Jun 29, 2008

can reading fiction make you a better person?

More thought provocation compliments of NewScientist: [sub. req.]
Intrigued to discover how engaging with fiction might affect a reader's sense of identity, Djikic and I, working with Peterson and Sara Zoeterman, devised a new study. We randomly assigned 166 participants to read either a short story by Anton Chekhov, The Lady with the Little Dog, or a control text - a version of the story rewritten in documentary form (Creativity Research Journal, vol 20, in press). The texts were the same length and had the same characters, content and reading difficulty as well as the same level of interest for the readers.

Before and after reading, our subjects completed questionnaires that assessed their personality traits and their emotions. We found that people who read the Chekhov story underwent larger changes in personality than those who read the control text - although the types of changes varied from person to person. Results from the emotions questionnaire indicated that the personality changes were mediated by the emotions experienced while reading: a person's emotional state is known to influence their scores on personality tests.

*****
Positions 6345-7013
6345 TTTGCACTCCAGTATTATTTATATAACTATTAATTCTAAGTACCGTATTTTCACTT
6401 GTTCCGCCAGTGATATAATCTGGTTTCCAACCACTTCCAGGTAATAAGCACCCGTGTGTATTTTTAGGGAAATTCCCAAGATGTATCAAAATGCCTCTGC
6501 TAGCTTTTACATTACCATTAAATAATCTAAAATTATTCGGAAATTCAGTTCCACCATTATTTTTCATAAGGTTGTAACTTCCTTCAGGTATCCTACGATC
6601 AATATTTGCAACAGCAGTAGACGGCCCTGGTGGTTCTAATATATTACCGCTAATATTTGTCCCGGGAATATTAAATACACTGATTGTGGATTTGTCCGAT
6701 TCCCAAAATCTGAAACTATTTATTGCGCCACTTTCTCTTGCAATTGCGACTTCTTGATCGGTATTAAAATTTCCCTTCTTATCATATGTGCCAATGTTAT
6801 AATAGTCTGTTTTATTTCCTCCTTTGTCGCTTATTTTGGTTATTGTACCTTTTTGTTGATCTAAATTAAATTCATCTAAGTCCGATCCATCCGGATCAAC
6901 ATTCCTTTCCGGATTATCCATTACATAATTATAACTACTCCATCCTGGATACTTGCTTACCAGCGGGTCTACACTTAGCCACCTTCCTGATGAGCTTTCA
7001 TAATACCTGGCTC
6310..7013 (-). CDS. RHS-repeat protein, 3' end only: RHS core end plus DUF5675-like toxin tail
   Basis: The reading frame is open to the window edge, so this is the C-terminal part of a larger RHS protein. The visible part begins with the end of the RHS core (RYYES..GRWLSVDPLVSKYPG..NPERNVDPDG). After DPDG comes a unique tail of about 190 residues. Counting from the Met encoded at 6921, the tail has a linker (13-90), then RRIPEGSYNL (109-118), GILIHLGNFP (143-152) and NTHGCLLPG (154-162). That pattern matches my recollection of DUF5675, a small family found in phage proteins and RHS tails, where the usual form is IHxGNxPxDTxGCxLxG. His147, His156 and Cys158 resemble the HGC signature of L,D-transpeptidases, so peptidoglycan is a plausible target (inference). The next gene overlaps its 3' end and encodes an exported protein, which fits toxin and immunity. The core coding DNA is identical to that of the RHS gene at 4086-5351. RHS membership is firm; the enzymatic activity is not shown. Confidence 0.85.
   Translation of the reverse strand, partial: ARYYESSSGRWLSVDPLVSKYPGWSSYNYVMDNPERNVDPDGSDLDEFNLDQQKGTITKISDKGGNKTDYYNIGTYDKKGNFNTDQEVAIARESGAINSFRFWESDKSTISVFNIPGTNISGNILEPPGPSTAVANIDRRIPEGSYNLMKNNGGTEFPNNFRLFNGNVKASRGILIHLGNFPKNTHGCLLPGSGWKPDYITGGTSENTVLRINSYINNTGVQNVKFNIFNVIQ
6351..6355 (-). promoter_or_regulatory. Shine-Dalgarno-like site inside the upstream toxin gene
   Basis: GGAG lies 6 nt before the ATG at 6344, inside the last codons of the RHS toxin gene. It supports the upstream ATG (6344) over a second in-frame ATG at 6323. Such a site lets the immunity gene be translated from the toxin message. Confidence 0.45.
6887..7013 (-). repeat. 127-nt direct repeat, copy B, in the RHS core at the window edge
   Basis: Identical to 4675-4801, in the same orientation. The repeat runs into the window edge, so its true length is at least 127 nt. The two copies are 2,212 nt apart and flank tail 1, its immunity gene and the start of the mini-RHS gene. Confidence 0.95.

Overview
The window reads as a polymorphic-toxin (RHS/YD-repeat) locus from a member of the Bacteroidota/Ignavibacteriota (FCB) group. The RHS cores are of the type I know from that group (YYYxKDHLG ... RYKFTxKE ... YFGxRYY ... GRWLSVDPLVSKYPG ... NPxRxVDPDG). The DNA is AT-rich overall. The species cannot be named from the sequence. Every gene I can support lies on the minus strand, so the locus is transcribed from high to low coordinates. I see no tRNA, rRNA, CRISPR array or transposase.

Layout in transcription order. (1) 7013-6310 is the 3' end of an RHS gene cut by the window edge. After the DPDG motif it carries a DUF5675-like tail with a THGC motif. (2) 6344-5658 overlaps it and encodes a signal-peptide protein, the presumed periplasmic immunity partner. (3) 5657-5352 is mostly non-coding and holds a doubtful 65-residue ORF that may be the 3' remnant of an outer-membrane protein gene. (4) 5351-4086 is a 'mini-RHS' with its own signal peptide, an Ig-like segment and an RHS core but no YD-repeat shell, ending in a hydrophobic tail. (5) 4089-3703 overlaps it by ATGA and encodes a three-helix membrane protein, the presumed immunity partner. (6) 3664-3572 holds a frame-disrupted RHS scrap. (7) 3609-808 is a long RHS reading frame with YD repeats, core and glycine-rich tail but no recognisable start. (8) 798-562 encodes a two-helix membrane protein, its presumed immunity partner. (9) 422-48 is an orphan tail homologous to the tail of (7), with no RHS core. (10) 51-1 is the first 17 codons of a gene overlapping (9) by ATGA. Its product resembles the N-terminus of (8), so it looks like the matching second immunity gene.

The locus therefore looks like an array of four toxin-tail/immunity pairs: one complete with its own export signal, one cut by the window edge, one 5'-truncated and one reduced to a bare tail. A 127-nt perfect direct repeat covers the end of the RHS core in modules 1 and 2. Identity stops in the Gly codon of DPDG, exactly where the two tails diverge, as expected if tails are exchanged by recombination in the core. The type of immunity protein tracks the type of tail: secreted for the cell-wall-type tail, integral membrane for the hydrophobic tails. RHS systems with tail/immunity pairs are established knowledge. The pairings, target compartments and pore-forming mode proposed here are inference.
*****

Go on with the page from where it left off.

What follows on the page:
We think that readers found it easier to identify with the characters in the literary story than in the documentary version. By empathising with these characters, they became a bit more like them - but each in their own way. It seemed as though readers' personalities loosened up. Although the changes we measured were probably temporary, repeated reading of fiction may have more lasting effects.
Whether the effect is always positive isn't certain; nor is it known whether narrative-based video games might produce a similar effect.

I like to think of it this way: when I publish my novel, I'm doing humanity a favor.


Captain Princess said...

Isn't this very much in the same vein as your Thoreau expieriment from awhile back?

Jim Anderson said...

Indeed. (It was Whitman, by the way.)

I would like to see more carefully crafted experiments in this style. Maybe "bad" fiction (genre hackery) is actually more effective in shaping one's affect.

Jim Anderson said...

Did I say Whitman? I meant Emerson. If I'd read Whitman for 20 days, I'd have gone bonkers.

Captain Princess said...

I'd hypothesize that new works of genre have more of an effect. Anecdotally, the books that had the greatest effect on me were mostly firsts, and the books I remember are good.

O, I can totally prove that last part with evidence.